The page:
Randomized Pilot Clinical Trial of Early Coronary Angiography Versus No Early Coronary Angiography After Cardiac Arrest Without ST-Segment Elevation: The PEARL Study
AuthorKern, Karl B
Jentzer, Jacob C
Seder, David B
Lee, Kwan S
AffiliationUniv Arizona, Dept Med, Sarver Heart Ctr
Univ Arizona, Coll Publ Hlth
MetadataShow full item record
PublisherLIPPINCOTT WILLIAMS & WILKINS
CitationKern, K. B., Radsel, P., Jentzer, J. C., Seder, D. B., Lee, K. S., Lotun, K., ... & Noc, M. (2020). Randomized pilot clinical trial of early coronary angiography versus no early coronary angiography after cardiac arrest without ST-segment elevation: the PEARL study. Circulation, 142(21), 2002-2012.
Rights© 2020 American Heart Association, Inc.
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AbstractThe study was terminated prematurely before enrolling the target number of patients. A total of 99 patients were enrolled from 2015 to 2018, including 75 with initially shockable rhythms. Forty-nine patients were randomized to early coronary angiography. The primary end point of efficacy and safety was not different between the 2 groups (55.1% versus 46.0%; P=0.64). Early coronary angiography was not associated with any significant increase in survival (55.1% versus 48.0%; P=0.55) or adverse events (26.5% versus 26.0%; P=1.00). Early coronary angiography revealed a culprit vessel in 47%, with a total of 14% of patients undergoing early coronary angiography having an acutely occluded culprit coronary artery.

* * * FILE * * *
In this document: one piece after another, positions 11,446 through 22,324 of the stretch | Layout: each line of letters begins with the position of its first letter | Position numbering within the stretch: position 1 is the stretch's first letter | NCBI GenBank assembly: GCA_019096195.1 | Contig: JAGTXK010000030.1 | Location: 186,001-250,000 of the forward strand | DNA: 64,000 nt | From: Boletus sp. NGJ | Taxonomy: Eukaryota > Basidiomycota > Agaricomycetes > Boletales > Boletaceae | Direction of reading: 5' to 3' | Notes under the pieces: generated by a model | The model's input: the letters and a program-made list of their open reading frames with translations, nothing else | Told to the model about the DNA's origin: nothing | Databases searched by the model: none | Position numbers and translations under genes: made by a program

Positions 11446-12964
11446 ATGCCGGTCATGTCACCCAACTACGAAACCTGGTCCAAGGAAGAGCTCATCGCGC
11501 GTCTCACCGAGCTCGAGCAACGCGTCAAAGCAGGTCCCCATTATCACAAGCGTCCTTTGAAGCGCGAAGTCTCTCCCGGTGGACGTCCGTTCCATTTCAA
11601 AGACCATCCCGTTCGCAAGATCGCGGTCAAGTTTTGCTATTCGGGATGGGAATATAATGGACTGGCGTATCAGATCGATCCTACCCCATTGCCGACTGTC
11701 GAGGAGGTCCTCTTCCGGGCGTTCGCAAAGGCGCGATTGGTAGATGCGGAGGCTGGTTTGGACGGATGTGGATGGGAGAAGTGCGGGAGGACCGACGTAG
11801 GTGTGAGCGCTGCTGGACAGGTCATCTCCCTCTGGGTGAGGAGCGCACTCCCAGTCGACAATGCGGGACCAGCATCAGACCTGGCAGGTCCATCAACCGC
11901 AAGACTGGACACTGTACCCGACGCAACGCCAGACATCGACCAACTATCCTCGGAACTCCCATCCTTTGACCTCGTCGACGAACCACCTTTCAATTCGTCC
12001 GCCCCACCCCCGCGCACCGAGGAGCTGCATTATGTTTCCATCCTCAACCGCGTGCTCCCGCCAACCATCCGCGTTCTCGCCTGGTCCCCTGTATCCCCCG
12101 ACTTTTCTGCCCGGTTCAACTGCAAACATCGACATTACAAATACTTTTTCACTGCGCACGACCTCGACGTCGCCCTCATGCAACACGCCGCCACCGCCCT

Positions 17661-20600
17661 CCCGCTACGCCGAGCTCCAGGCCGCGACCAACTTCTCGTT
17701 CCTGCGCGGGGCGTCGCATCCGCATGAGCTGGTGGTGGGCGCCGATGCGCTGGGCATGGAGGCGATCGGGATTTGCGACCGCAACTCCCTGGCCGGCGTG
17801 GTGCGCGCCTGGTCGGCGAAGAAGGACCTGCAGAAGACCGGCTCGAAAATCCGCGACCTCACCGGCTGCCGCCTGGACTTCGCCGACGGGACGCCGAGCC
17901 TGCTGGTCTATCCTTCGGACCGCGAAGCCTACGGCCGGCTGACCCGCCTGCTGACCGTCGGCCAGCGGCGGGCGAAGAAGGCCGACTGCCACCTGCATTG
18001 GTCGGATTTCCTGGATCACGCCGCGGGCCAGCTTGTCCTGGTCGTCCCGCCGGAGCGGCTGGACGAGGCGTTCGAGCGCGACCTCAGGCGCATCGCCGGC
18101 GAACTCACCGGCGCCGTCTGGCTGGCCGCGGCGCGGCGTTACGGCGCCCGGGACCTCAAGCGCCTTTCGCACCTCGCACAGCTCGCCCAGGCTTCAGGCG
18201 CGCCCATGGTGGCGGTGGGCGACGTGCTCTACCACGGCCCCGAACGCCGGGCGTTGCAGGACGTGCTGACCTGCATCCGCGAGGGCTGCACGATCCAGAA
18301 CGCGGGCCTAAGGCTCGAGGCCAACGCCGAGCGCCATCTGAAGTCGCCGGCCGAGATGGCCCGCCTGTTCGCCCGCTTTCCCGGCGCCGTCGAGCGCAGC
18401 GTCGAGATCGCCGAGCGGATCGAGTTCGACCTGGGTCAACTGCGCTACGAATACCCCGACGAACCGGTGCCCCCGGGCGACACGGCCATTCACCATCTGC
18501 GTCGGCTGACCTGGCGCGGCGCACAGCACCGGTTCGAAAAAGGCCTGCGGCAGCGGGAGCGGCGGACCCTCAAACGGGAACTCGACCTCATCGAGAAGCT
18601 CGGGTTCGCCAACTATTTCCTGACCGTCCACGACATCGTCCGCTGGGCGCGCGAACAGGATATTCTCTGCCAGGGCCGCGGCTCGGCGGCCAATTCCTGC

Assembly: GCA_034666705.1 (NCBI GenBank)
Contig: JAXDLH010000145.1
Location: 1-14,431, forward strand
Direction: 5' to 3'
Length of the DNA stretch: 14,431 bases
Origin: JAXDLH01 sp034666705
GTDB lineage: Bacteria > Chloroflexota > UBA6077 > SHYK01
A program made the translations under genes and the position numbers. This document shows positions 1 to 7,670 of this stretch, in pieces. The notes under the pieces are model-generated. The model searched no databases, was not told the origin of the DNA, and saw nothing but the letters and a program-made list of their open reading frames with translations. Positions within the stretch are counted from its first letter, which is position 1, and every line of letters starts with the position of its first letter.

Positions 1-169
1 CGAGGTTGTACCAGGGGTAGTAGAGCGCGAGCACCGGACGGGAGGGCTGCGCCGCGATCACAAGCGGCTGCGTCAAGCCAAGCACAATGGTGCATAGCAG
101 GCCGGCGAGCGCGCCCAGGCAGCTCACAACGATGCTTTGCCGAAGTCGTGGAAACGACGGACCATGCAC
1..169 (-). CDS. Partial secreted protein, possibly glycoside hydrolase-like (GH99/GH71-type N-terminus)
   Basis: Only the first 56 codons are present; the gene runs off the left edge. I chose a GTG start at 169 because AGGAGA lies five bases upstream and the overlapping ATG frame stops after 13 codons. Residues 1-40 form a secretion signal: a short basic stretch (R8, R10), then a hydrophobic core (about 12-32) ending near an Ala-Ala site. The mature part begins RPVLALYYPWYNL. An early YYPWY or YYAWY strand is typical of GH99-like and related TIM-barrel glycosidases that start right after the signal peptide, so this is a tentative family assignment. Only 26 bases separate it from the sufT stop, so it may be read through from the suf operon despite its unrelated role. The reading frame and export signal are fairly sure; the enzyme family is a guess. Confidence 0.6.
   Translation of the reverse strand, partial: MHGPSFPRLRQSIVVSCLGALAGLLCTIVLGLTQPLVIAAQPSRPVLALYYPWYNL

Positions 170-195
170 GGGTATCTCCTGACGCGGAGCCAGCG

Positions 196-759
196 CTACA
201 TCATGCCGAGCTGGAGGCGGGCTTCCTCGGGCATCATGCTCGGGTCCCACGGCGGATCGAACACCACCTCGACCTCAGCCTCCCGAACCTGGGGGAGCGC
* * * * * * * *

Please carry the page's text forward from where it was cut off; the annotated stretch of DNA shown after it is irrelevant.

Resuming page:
Note12 month embargo; published 28 September 2020
VersionFinal accepted manuscript